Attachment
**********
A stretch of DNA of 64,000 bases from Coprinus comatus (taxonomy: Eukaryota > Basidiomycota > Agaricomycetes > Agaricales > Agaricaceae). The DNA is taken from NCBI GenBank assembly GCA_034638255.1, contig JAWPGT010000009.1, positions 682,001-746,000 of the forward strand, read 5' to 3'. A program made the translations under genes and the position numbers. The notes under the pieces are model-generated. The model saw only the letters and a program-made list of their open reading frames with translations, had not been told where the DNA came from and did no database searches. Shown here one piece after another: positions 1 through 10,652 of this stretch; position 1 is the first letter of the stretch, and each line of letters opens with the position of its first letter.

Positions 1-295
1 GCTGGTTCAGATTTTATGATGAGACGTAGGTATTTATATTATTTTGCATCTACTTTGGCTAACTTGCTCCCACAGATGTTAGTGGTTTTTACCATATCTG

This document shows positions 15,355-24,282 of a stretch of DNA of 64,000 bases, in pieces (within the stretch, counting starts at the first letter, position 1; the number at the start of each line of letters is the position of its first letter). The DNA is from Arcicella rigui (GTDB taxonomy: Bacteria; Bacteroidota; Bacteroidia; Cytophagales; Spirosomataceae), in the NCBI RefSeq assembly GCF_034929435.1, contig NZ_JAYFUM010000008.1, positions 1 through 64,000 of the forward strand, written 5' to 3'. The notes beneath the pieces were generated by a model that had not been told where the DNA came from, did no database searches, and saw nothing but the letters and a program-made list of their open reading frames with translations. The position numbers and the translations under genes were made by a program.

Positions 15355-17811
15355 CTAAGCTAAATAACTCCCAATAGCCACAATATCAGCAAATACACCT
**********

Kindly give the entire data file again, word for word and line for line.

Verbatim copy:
A stretch of DNA of 64,000 bases from Coprinus comatus (taxonomy: Eukaryota > Basidiomycota > Agaricomycetes > Agaricales > Agaricaceae). The DNA is taken from NCBI GenBank assembly GCA_034638255.1, contig JAWPGT010000009.1, positions 682,001-746,000 of the forward strand, read 5' to 3'. A program made the translations under genes and the position numbers. The notes under the pieces are model-generated. The model saw only the letters and a program-made list of their open reading frames with translations, had not been told where the DNA came from and did no database searches. Shown here one piece after another: positions 1 through 10,652 of this stretch; position 1 is the first letter of the stretch, and each line of letters opens with the position of its first letter.

Positions 1-295
1 GCTGGTTCAGATTTTATGATGAGACGTAGGTATTTATATTATTTTGCATCTACTTTGGCTAACTTGCTCCCACAGATGTTAGTGGTTTTTACCATATCTG

This document shows positions 15,355-24,282 of a stretch of DNA of 64,000 bases, in pieces (within the stretch, counting starts at the first letter, position 1; the number at the start of each line of letters is the position of its first letter). The DNA is from Arcicella rigui (GTDB taxonomy: Bacteria; Bacteroidota; Bacteroidia; Cytophagales; Spirosomataceae), in the NCBI RefSeq assembly GCF_034929435.1, contig NZ_JAYFUM010000008.1, positions 1 through 64,000 of the forward strand, written 5' to 3'. The notes beneath the pieces were generated by a model that had not been told where the DNA came from, did no database searches, and saw nothing but the letters and a program-made list of their open reading frames with translations. The position numbers and the translations under genes were made by a program.

Positions 15355-17811
15355 CTAAGCTAAATAACTCCCAATAGCCACAATATCAGCAAATACACCT